The stress of espionage

Media release: Thursday, 20 October 2016

Spying is a stressful occupation, especially if you choose to defect. It took its toll on Russia's top spies in Australia in the 1950s, Vladimir and Evdokia Petrov.

The stress of defecting and living with a new identity may even have been the reason Vladimir Petrov let his hair down in a Surfers Paradise hotel in 1956, ending up drunk in the local watchhouse. There, he forgot his assumed name, and let the world know he was Petrov.

Greg Cope from the National Archives in Brisbane came across this little known fact in an ASIO file as he trawled the archival vaults for secrets on the Petrovs.

'Many Australians are aware of Petrov's defection in April 1954 and the headline attempt by the Russians' to kidnap Mrs Petrov,' he said. 'But not many know what happened after the defection when, fearing for their lives, the two went to ground, living in safe houses and eventually settling in Melbourne under assumed names.'

'The ASIO file shows the Petrovs went on holiday to Queensland in 1956. Vladimir decided to go for a walk against his wife's wishes and ASIO's instructions,' said Greg Cope. 'When, hours later, he arrived home drunk and tried to enter the wrong flat, a fight broke out and police were called. At the Southport Watchhouse he told them his name was Petrov. When the Truth newspaper picked up the story, ASIO denied he was the defector. But the archival file confirms it was him.'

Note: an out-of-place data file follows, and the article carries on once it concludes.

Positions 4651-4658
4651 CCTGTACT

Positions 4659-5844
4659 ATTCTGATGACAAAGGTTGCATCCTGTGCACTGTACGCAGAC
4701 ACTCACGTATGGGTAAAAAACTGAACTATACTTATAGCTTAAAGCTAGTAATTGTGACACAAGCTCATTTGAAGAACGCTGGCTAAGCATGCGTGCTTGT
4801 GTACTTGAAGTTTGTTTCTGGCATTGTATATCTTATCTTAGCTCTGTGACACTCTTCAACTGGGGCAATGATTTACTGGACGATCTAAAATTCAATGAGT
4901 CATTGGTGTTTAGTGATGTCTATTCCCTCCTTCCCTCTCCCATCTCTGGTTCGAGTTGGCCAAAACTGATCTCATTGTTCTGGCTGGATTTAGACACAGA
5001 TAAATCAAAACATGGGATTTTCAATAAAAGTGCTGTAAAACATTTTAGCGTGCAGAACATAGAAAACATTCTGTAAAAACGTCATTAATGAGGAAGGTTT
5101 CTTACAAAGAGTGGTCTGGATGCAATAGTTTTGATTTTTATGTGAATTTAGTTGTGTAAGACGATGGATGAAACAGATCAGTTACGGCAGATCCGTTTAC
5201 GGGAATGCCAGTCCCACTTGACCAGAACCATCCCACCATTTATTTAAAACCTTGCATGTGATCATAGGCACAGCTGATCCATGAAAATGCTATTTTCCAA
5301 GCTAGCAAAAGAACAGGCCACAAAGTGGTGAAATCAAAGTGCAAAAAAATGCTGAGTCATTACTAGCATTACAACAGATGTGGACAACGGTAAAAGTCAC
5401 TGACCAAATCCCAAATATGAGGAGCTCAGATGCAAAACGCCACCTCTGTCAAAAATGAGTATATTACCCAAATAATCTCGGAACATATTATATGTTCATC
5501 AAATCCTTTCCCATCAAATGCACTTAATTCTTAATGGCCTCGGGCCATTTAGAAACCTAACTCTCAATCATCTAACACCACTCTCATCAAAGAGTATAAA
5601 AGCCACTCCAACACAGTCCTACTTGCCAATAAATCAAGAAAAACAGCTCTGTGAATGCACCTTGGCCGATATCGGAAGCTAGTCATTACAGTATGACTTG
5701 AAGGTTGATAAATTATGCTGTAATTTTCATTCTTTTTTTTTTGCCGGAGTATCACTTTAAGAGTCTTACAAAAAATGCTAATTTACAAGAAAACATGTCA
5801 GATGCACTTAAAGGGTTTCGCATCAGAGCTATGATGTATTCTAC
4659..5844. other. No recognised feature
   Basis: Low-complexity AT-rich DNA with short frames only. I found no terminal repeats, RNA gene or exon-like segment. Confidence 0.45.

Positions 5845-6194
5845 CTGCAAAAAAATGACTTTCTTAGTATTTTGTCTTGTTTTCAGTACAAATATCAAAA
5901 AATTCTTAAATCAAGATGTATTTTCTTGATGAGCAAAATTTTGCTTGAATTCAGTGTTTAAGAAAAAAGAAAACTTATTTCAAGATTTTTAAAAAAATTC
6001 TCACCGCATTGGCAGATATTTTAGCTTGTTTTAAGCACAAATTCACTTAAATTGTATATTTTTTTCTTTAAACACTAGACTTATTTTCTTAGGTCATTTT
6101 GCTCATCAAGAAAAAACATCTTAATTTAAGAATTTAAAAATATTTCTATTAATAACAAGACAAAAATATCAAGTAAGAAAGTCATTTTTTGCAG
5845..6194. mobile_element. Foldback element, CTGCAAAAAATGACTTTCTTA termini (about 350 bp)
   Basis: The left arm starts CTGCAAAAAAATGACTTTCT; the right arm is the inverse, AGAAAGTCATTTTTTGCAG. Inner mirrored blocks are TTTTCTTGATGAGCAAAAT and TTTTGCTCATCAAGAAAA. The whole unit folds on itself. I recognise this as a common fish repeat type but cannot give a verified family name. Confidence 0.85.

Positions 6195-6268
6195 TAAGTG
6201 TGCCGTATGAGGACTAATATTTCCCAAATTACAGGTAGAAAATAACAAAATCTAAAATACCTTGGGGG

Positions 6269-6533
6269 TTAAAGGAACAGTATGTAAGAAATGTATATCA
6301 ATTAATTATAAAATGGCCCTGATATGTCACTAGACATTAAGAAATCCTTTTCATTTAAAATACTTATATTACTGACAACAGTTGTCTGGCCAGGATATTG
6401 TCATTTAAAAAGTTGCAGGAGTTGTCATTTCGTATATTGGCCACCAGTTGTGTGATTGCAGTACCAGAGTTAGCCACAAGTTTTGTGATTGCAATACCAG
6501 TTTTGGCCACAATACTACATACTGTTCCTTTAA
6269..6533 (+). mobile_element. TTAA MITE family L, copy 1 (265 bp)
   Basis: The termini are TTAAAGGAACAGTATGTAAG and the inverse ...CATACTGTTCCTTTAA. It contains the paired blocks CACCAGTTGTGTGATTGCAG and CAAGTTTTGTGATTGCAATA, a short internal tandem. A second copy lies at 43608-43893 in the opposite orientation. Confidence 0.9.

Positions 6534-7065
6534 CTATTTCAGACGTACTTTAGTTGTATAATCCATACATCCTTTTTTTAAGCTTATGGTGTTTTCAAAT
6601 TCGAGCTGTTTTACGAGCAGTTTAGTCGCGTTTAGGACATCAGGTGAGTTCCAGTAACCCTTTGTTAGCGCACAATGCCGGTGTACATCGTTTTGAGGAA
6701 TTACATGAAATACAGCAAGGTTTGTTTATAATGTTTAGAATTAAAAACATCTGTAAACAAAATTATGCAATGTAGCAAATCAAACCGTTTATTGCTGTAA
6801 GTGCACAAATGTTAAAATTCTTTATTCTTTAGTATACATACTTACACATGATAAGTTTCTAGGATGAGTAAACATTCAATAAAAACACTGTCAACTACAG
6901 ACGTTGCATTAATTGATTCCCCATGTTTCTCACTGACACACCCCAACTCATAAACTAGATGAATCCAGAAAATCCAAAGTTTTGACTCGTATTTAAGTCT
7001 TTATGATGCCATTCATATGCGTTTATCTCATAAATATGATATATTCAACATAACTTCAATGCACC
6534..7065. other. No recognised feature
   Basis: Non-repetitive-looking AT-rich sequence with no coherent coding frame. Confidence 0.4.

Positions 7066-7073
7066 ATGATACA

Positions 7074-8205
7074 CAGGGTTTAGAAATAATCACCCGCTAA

Evdokia – a top code breaker – didn't know her husband was going to defect and spent years afterwards haunted about the fate of her family in Moscow. For her, staying in Australia meant the end of her proud career as a Captain in Russian intelligence.

The information spilt by the Petrovs was 'a world coup' that put the fledgling ASIO on the map. British MI6 agents, who flew to Australia to interview the Russians, saw Evdokia as the more reliable and intelligent source of information. Between them, the Petrovs revealed the whereabouts of two missing British diplomats – Guy Burgess and Donald Maclean – and identified over 600 Soviet intelligence officers working in Britain, Sweden and the USA.

After their defection, in constant fear of execution by the Russian secret service, both were hospitalised at times for stress. Their fears were real as they were on KGB assassination lists up until 1983.

In Melbourne they were given new identities of Sven and Maria Allyson. He worked developing film at the Ilford Film Co. Evdokia worked as a typist with William Adams Tractors Pty Ltd and volunteered for Meals on Wheels.

In 1974 Petrov suffered a series of strokes and remained in a geriatric hospital until his death from pneumonia 17 years later. Evdokia was a regular visitor but could not attend his funeral for security reasons. Evdokia died in 2002 at the age of 88 following surgery. A neighbour described her as 'a nice lady and really feisty' but said her husband had been 'a drunken sod'.

Greg Cope is giving three seminars on the Petrovs at the National Archives' Brisbane office on Wednesday 26 October (10am) and Friday 28 October (10am and 2pm).

NOTE: Greg Cope is available for interview from Monday 24 October.

Contact information

  • Elizabeth Masters (Media Officer)
    t (02) 6212 3957 m 0417 247 157 e elizabeth.masters@naa.gov.au

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Copyright National Archives of Australia 2017